The trial began on 28 June 2011, and the prosecution put on evidence for five days. In appellant's complaint, he alleges that prior to the resumption of trial on 6 July 2011, defendant Ramos told appellant that the Assistant United States Attorney (AUSA) had approached him with a plea deal. . . . [A]ppellant states [that] defendant "Ramos asked AUSA Williams whether the government, in exchange for both [appellant] and Freedman Farms pleading guilty and agreeing to pay $1, 000, 000 in restitution and a $500, 000 fine, would reduce the charges against [appellant] to a misdemeanor negligent violation of the Clean Water Act." . . . [A]ppellant claims that he asked defendant Ramos to negotiate the fines and restitution to $500, 000, to take incarceration "completely off the table, " and to make AUSA Williams agree that neither appellant nor Freedman Farms would be debarred from federal farm subsidies.
Appellant further states in his complaint that when defendant Ramos returned from negotiating, he told appellant the following: the government was not interested in active time, the prosecutor agreed to "stand silent" at sentencing, appellant and Freedman Farms would avoid debarment from federal farm subsidies, and these promises were "part of a side-deal with [the prosecutor]-a wink-wink, nudge-nudge-and that [appellant] must not disclose this side-deal to the court, " as it "would cost [appellant] the chance to assure that he would not be incarcerated."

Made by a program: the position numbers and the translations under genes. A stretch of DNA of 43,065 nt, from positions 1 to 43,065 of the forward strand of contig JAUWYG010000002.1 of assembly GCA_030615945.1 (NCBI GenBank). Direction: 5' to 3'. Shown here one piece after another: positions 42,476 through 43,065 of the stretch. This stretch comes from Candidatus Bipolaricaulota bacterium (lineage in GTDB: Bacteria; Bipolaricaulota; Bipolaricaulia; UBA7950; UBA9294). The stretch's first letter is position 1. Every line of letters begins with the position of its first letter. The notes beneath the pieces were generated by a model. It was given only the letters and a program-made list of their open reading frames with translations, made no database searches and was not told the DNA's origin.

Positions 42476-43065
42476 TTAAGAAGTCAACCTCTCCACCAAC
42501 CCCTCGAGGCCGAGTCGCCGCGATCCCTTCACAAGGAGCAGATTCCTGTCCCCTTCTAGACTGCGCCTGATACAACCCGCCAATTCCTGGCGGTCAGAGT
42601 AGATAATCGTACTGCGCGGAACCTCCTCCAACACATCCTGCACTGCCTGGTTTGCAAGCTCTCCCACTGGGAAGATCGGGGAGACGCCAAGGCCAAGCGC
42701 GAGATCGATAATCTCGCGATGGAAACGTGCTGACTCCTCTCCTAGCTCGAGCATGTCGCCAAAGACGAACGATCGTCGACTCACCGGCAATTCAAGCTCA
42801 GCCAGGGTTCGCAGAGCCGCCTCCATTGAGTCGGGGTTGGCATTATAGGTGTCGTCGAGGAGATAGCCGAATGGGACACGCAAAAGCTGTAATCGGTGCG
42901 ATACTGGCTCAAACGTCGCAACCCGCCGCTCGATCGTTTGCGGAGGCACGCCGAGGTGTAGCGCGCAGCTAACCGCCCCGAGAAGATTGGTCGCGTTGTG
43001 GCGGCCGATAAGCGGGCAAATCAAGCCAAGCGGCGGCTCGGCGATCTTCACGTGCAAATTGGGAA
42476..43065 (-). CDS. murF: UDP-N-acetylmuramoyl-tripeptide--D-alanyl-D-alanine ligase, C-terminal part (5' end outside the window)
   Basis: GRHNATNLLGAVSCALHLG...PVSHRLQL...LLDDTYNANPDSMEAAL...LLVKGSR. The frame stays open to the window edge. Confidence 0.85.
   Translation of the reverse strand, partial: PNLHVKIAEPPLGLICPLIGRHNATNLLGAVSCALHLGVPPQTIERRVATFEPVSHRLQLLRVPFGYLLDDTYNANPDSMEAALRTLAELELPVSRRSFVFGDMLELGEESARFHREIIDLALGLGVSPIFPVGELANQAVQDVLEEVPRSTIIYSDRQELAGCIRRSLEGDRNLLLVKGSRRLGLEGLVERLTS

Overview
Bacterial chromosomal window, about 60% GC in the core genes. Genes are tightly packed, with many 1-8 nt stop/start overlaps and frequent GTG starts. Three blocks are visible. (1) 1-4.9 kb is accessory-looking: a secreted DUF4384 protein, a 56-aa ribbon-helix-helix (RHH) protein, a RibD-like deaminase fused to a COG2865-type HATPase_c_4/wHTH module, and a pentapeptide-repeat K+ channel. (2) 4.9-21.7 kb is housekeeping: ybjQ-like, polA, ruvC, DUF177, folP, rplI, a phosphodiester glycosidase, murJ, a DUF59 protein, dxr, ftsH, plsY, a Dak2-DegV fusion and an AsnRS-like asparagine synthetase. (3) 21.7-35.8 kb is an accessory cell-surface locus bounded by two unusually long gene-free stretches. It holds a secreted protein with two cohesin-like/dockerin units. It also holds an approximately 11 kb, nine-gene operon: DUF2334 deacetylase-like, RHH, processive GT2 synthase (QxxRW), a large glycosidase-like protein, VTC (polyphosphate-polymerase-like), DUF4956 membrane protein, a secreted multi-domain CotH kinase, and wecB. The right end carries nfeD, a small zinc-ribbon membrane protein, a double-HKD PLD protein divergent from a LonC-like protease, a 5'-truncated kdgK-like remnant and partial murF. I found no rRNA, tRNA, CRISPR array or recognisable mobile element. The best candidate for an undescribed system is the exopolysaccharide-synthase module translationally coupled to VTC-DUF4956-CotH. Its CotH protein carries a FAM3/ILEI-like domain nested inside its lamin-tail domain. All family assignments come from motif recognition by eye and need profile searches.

Accordingly, . . . appellant pleaded guilty to negligently violating the Clean Water Act. On 6 July 2011, the district court approved [the] plea agreement[]. Contrary to the terms of the alleged side-deal, in appellant's plea agreement, "the government expressly reserve[d] the right to make a sentence recommendation . . . and made no representations as to the effects of the guilty plea on debarment from Federal farm subsidies."
On 13 February 2012, . . . [a]ppellant was sentenced to six months in prison and six months of house arrest[.] . . . Appellant obtained a new attorney[.] . . . The district court held a resentencing hearing on 1 October 2013 in which it vacated appellant's previous conviction. Pursuant to a new plea agreement, appellant again pleaded guilty to negligently violating the Clean Water Act. The district court imposed a sentence of "five years of probation . . . and ten months going forward of home detention[.]" . . . Appellant was also required to pay the remaining restitution that Freedman Farms owed[.] . . .

Freedman I, __ N.C.App. at __, 784 S.E.2d at 646-47. Our opinion in Freedman I, which is discussed in greater detail below, held that certain allegations in appellant's complaint established that appellant had participated in the wrongdoing of which he accused defendants, and affirmed the trial court's dismissal of appellant's legal ...